Being a journalist by training, plagiarism's always been an issue high on my personal radar. Back in college, not a year would go by without some writer for the student paper, The Battalion, running afoul of plagiarism charges. They were invariably working for the sports desk, believe it or not. Each time, it was a columnist that got in trouble. Two were fired outright for copying a syndicated sports column and presenting as their own. The third, who happened to be working for me the one summer I served as sports editor, also used unattributed material in his column. To his credit, he did attribute the original source earlier in the column, but not when he referenced more points the original author made. In my meeting with the managing editor on the matter, we judged that it was a mistake rather than intent to deceive. So we only suspended him for two weeks. Plagiarism's serious stuff, folks.

Which brings us to today. Plagiarism has been weighing heavily on my mind long before Mr. Rowan's creative novel writing came to light. In writing this book on the Chicken Ranch, I'm putting together a non-fiction work that is not unlike journalism. I'm using many sources that came before me, and striving to properly attribute everything via endnotes. In some cases, however, the historical sources run pretty thin. Some facts and stories about the brothel can be found in a mere single source--the myriad publications that came after all cite that one source. This in and of itself is troubling for a journalist conditioned to always use multiple sources in order to verify facts, but in my case I have no choice but to go with what I can find.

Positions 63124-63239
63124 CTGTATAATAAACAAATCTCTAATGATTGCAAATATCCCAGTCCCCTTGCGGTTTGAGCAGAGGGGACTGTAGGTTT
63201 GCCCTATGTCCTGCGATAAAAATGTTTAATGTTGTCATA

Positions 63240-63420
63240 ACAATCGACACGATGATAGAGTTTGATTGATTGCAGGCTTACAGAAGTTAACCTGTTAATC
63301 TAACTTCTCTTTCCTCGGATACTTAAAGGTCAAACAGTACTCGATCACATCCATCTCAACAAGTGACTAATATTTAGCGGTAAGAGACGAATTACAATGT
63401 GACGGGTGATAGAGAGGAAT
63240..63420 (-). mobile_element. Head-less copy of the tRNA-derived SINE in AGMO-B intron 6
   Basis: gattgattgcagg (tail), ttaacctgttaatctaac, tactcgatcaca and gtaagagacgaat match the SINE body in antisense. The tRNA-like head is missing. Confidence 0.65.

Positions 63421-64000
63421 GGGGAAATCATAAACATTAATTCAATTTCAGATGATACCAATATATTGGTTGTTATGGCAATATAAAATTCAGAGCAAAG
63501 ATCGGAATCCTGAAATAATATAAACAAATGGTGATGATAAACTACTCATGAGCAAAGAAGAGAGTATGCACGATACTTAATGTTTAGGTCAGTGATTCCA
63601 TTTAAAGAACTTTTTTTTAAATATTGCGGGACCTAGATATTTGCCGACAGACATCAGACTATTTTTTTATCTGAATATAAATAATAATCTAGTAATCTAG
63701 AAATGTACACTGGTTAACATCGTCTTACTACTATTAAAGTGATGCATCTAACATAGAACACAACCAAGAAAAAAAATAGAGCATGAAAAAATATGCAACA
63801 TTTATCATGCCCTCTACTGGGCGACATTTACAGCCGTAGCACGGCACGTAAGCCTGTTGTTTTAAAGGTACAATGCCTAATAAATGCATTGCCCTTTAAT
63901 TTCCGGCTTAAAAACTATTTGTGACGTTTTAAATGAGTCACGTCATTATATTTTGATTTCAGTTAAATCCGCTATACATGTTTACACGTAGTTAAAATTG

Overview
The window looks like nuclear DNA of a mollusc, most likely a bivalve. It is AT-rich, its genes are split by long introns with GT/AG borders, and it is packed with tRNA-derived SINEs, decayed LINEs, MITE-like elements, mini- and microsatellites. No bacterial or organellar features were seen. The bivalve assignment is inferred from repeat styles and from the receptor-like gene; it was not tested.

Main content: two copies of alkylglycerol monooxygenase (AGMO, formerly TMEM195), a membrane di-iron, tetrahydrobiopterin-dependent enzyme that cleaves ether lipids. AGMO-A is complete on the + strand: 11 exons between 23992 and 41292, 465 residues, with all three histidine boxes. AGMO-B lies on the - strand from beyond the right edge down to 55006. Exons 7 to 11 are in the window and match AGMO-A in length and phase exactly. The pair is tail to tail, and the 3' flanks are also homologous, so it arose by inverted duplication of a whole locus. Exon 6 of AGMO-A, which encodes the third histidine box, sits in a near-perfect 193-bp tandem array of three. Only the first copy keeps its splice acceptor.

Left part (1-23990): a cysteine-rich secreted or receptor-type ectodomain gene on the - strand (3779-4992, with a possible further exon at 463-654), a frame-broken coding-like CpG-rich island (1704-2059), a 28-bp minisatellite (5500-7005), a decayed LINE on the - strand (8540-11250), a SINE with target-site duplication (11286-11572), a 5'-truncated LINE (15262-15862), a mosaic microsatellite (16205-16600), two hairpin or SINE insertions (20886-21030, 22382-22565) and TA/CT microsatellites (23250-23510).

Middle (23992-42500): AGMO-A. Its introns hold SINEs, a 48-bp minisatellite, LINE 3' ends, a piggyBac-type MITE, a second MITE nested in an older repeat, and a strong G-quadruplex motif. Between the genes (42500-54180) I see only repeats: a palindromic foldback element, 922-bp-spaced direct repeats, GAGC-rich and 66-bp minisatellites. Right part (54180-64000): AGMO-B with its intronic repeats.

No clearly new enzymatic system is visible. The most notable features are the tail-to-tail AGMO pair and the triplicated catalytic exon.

My biggest challenge with this is that in many cases, these sources often presented the relevant facts in the clearest, most logical and straightforward way. Were I given this information, I'd likely write something very similar. But as I'm using them as a source, I dare not repeat those words verbatim outside of a direct quote (which I want to avoid whenever possible, as I have primary source interviews I plan on directly quoting very heavily). I'm constantly worried about reading a particularly good bit and having it worm its way into my subconscious, only to sneakily reappear later, masquerading as my own original thought. This has led to some awkward writing situations. Take last night for instance. Months ago, I'd found a section in a book that I knew would make an absolutely perfect point at this certain point in the chapter I'm currently working on. So I wrote the material down in a paragraph, added the citation, and wrote toward it. Last night I reached said paragraph, and my heart sank as I read over it again. It was perfect. Too perfect. What I'd written up to that point dovetailed nicely with the cited material. Despite the fact that the paragraphs flowed together beautifully, I steeled myself for an extensive rewrite. No matter how perfect the words were, I would not plagiarize. But folks, I'm telling you the rewrite was agony. Those words on the page were the perfect fit, and anything I came up with as an alternative read like nothing more than a convoluted work-around. After an hour or so of this, I pulled out the original source book in frustration, hoping to maybe find some little nuggets of inspiration in the text surrounding the material I was referencing.